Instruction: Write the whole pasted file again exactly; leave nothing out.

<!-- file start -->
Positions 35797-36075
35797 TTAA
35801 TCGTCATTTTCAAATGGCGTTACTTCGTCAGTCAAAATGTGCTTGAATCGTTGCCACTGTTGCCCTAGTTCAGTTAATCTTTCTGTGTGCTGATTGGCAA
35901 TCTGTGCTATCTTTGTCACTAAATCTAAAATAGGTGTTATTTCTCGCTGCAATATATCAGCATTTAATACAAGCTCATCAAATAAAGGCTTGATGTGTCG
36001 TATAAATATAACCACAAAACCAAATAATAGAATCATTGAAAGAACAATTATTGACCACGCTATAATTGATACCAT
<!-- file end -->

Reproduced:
Positions 35797-36075
35797 TTAA
35801 TCGTCATTTTCAAATGGCGTTACTTCGTCAGTCAAAATGTGCTTGAATCGTTGCCACTGTTGCCCTAGTTCAGTTAATCTTTCTGTGTGCTGATTGGCAA
35901 TCTGTGCTATCTTTGTCACTAAATCTAAAATAGGTGTTATTTCTCGCTGCAATATATCAGCATTTAATACAAGCTCATCAAATAAAGGCTTGATGTGTCG
36001 TATAAATATAACCACAAAACCAAATAATAGAATCATTGAAAGAACAATTATTGACCACGCTATAATTGATACCAT